New Memory

Elliot Park

Instructor: Heather Ligler

The project suggests a new possibility of adaptive re-usage of H.L. Green Building, with programs of multi-gallery and micro-housing units. The building remains the exterior wall of the existing building to keep the communities' memory; however, it also provides a new spatial experience by a layer of the exterior, semi-exterior, and interior spaces. Further, the re-usage of existing material, such as bricks, concrete, and structures, and employment of CLT will significantly lower the impact of carbon emissions in the process of construction.

Breaking The Block

Dylan Bonsignore

Instructor: Jude LeBlanc

The existing H. L. Green building is essentially a brick block, with little natural light in its interior and disconnection from its surrounding context. The studio’s objective was to design an adaptive re-use library, maintaining existing materials, and introducing new sustainable strategies. The project focuses on Breaking the Block, to allow sufficient light in as well as to promote social relationships between floor levels and to its surrounding site context. The design maintains most of the existing structure and provides the library programs’ visual connections amongst each of the levels. By removing a portion of the roof and introducing a CLT skylight/roof auditorium seating, the light quality is enhanced and a function of the roof is generated. By removing the lower half of the existing brick wall, along MLK St., and introducing glazing also allows another indirect light source as well as expresses an extension of the sidewalk into the library’s design.

The Developer

RayVonn Whitehead

Instructor: Heather Ligler

The scheme seeks to utilize the existing H.L. Green building footprint to incorporate a new program. This goal is achieved by removing portions of the structure to introduce light and green elements. These areas highlighted on the 2D floor plans are strategically placed throughout the structure to maximize the sustainable approach to the project.

Inhabiting Debris

Katie Massa

Instructor: David Yocum

Inhabiting Debris, is an adaptive reuse project that becomes a receptacle for material when the pre-existing HL Green building is demolished. The demolished bricks become four portals that intersect each face of the building. These portals act sequencially and guide users on a journey through the building from the most public program to the most private. The remaining debris is used in a gabion structure that clads the form of the building. The thick gabion wall is carved into to create windows that allow light into the space but keeps its monolitic rubble appearance from the exterior.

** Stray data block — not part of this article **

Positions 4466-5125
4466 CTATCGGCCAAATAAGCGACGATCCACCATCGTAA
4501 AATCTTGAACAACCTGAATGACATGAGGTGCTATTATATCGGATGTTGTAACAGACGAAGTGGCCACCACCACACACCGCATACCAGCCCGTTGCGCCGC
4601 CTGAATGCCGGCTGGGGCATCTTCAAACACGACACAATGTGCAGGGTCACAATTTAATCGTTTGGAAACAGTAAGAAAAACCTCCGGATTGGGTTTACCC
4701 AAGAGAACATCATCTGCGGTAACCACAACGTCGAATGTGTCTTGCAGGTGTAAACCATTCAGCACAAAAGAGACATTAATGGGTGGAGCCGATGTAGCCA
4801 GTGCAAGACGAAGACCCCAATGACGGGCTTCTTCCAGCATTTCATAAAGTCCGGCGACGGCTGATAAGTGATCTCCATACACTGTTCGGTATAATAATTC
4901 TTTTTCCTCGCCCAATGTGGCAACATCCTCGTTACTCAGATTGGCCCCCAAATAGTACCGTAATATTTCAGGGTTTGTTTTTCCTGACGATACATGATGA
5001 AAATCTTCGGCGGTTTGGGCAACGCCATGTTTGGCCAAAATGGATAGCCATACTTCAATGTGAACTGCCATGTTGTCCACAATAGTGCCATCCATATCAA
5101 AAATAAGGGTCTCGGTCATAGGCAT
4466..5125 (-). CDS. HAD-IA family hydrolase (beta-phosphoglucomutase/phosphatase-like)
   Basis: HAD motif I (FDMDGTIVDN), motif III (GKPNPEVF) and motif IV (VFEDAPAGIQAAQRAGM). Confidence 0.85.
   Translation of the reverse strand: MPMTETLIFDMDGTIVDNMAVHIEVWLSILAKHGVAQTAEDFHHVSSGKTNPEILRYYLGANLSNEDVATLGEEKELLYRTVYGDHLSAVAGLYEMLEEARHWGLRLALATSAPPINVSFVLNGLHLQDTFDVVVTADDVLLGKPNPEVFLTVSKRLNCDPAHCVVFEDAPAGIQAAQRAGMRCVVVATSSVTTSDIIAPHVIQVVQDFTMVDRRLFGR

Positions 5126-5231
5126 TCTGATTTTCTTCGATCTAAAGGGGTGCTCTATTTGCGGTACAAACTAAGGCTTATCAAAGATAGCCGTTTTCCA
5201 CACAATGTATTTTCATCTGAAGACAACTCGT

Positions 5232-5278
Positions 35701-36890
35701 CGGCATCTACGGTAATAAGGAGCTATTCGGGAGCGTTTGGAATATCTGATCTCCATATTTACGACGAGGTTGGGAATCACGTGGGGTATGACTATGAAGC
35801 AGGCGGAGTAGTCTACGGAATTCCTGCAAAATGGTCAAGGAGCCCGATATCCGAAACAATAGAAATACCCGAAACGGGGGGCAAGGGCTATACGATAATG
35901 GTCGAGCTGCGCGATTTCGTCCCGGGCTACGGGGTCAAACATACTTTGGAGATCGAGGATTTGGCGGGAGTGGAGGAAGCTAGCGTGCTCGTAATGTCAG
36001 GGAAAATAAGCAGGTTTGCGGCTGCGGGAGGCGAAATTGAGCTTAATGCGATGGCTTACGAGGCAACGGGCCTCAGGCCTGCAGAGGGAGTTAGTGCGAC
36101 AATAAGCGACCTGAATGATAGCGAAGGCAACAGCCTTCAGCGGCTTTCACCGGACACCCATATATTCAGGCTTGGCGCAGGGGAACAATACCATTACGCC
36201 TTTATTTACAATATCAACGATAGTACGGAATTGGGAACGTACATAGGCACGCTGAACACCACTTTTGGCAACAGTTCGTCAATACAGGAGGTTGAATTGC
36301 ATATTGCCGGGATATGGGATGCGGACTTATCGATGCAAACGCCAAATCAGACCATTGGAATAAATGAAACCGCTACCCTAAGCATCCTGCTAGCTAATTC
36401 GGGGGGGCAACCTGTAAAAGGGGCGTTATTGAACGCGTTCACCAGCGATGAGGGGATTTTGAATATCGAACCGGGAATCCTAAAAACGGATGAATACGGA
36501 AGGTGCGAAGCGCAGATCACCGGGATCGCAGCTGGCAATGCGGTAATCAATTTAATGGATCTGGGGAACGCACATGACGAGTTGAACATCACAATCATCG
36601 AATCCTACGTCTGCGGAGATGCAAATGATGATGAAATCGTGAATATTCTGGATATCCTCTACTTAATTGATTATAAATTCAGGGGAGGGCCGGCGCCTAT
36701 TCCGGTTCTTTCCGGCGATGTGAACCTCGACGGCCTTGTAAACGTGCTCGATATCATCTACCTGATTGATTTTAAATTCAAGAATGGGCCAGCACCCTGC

The Box

Sharvari Tamhane

Instructor: Charles Rudolph

The H.L Green Building, a deco-modern masonry-clad structure has been a historic Five-and-Dime store for years. This scheme aims to provide a new identity to the building and thus to the community. The key move in the design was to open up the structure by providing a community space- an amphitheater, to engage the public. The old and the new structures are seamlessly connected by glass walkways also serving as informal reading spaces. The design retains the existing brick masonry for a part of the building and a new material - mass timber, is introduced for the library box.

Eyes On The Library

Grace Lee

Instructor: Jude LeBlanc

The proposed library re-imagines this intersection of Broad street and M.L.K. Jr. Drive to be a prominent promenade of south downtown of Atlanta. The program includes an arts venue to enrich the historic and artistic fabric of this neighborhood. It not only invites the users to look in but also to flow in and interact with the library to serve and thrive in its community.


Himanshi Chrangoo

Instructor: Charles Rudolph

The tower of reading represents the act of breaking down a building to its material state and building up from the gathered components. It is a library with a masonry base in which various public community spaces reside. The perimeter wall carefully wraps around the corner site to address concerns of neighborhood scale and street activity. It also serves to retain the memory of the HL Green building that previously occupied the site. An unimposing and floating tower structure provides refuge between the earth and the sky and houses the poetic functions of reading.


Amy Stone | Section: David Yocum

  • Proposes inflating the scale of the existing building, creating a large urban frame in which hangs a mosaic of reused materials
  • A large performance space spans the block, lifting for a sunken food hall beneath, with housing units on Broad
  • Steel is recycled in the large frame - brick, cmu, and concrete compose the a rubble-like facade